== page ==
Re: [hackers] [quark] Reduce global state by localizing the server-struct || Laslo Hunhold

From: Laslo Hunhold <>
Date: Mon, 17 Aug 2020 14:44:21 +0200

On Mon, 17 Aug 2020 03:47:27 -0700
Jeremy <> wrote:

Dear Jeremy,

thanks for your feedback. In any case, before diving into this topic,
st's maintainer (Hiltjo) has the final say on these things. It's not a
clear-cut debate and depends largely on personal taste and practicality.

> Then should the functions which use the global variable, "term", in
> st.c accept a Term pointer instead?
> In the case of st, I believe this may affect readability slightly,
> however, it would allow for some extensibility(if dvtm, for example,
> wanted to rewrite its terminal implementation).
> I'm not concerned about race conditions because the global "server"
> is copied via fork before any request-handling code has the chance to
> modify it.
> I agree with the changes, just not the reasoning - though I'd like to
> know what you think

The main motivation for me is to reduce side-effects and make clearer
what each part of the code works with. In pure functional programming
languages like Haskell, this is put to an extreme with the IO monad
(used as a "return value" of a), which reflects that a function does
any kind of IO. In Haskell, you thus can tell for every function what
it does exactly based on its surroundings, with the disadvantage that
you have a lot of memory allocations and garbage collection, which is
where Rust tries to go inbetween with its ownership model.

In C, you may control the input parameters and, if you avoid global
state, assume that the input parameters are the only thing you can
"work" with within the function, but what is done with those parameters
is another thing (i.e. side-effects by calling into libc or other
methods with side-effects).

To give an example: A function with the signature "max(int, int)" and
return type "int" can be expected to simply determine the maximum of
the two given integers. In Haskell, you can bake into the signature (by
not giving the IO-monad "IO int" as a return type) that it indeed only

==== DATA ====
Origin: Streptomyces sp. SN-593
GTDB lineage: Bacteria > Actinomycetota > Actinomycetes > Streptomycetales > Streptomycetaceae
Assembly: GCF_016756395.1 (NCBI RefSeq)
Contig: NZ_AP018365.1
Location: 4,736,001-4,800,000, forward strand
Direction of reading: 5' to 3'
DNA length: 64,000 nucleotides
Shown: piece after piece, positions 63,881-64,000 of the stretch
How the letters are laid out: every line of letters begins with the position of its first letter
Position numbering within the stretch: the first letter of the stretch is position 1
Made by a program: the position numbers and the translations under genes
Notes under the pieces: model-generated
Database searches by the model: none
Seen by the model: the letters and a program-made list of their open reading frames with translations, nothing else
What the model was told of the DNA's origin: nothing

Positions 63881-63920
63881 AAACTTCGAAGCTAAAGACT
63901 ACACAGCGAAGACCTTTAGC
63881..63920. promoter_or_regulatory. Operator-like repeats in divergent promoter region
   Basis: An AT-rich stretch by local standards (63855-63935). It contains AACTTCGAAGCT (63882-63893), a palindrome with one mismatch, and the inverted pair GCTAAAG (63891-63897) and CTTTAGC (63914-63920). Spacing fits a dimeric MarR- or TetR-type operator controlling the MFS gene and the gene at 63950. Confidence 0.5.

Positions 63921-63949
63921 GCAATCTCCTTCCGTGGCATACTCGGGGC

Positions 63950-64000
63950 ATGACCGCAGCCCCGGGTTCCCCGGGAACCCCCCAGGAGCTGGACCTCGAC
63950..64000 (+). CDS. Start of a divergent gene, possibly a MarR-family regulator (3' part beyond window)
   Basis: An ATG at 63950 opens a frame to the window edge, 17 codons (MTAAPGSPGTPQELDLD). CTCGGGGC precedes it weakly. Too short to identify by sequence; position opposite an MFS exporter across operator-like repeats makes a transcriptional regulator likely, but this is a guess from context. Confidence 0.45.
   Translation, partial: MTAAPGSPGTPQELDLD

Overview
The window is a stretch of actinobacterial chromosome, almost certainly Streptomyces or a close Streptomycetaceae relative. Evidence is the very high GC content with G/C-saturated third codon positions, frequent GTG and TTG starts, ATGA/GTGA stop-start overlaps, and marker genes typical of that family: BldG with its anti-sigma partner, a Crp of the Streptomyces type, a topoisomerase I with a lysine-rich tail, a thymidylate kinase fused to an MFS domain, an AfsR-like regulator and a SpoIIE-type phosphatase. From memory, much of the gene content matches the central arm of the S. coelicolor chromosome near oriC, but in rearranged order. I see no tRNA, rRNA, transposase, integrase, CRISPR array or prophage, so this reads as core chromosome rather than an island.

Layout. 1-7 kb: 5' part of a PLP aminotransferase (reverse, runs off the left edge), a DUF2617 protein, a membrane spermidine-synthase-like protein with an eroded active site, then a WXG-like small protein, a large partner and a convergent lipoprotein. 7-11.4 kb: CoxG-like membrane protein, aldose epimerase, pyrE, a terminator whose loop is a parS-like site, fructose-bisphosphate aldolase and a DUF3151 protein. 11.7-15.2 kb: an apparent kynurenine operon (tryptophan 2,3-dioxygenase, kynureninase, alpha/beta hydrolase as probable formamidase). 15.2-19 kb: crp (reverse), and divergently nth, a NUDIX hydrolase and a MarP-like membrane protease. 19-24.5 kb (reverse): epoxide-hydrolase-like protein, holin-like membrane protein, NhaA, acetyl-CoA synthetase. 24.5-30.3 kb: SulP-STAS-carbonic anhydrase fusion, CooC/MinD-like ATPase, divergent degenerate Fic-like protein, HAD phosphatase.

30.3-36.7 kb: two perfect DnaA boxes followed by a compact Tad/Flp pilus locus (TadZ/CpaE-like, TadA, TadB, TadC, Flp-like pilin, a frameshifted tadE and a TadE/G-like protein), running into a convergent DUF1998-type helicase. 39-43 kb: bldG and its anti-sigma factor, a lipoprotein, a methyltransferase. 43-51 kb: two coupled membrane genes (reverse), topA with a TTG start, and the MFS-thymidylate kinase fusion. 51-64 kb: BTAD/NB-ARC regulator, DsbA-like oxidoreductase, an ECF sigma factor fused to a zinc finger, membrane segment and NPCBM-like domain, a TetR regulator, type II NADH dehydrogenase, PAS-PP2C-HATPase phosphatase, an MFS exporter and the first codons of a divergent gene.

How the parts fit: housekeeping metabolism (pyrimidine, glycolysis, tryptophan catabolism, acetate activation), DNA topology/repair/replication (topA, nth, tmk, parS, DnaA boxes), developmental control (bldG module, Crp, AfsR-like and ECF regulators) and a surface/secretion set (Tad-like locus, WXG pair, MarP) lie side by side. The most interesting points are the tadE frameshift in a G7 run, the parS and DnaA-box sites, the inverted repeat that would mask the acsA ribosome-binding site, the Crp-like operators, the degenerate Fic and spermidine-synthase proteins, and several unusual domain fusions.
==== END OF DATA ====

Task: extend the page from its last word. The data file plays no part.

returns an int and does not do any other things. In C, even though a
function is defined as "int max(int, int)", it can still call any
libc-method and nobody stops it from doing that.

All in all, while we can't formally control the side-effects of methods
in C, we can still be strict about the inputs and specify constness
where appropriate, which allows the compiler to warn us when we "break"
our own rules and make the code more readable.


The use of global state in st makes a lot of sense, especially because
the terminal emulation and the drawing are so "close" to each other. On
the other hand, it sometimes makes the code harder to reason about, for


might make you wonder what is actually needed for the redraw() (i.e.
what state is changed). In this case, diving into the code, you see
that tfulldirt() calls into tsetdirt(), which accesses term, and draw()
accesses term, win (via xstartdraw() and IS_SET), and you go down a long
rabbit hole with drawregion() calling xdrawline(), which really
accesses more or less all of the x-global-state. Thus, turning
everything into parameters would make it a big mess.

It may be noted that this can be solved with an architectural change,
e.g. an event loop that handles both the drawing-bit and
terminal-emulation, which both go asynchronously. What can be noted is
that redraws are only necessary when there are window-resize-events and
events relating the emulation (i.e. changes to the TTY). For the
benefit of a simpler architecture it might make sense to drop the
blinking-attribute (which requires explicit timing) and go with the
asynchronous approach that would, if I understand it correctly, drop
the need for explicit latency specifications.
Codewise, you would have local variables corresponding to term, win,
etc., but the draw-routines would get a "const"-pointer to term, as
they wouldn't affect the terminal emulation part.
However, such a deep restructuring would also warrant discussing
adopting EGL for the drawing part to become less dependent on X and
make it possible to run st in Wayland.

This has become a long WoT and I hope I could address your point to
your satisfaction.

With best regards

Received on Mon Aug 17 2020 - 14:44:21 CEST

This archive was generated by hypermail 2.3.0 : Mon Aug 17 2020 - 14:48:34 CEST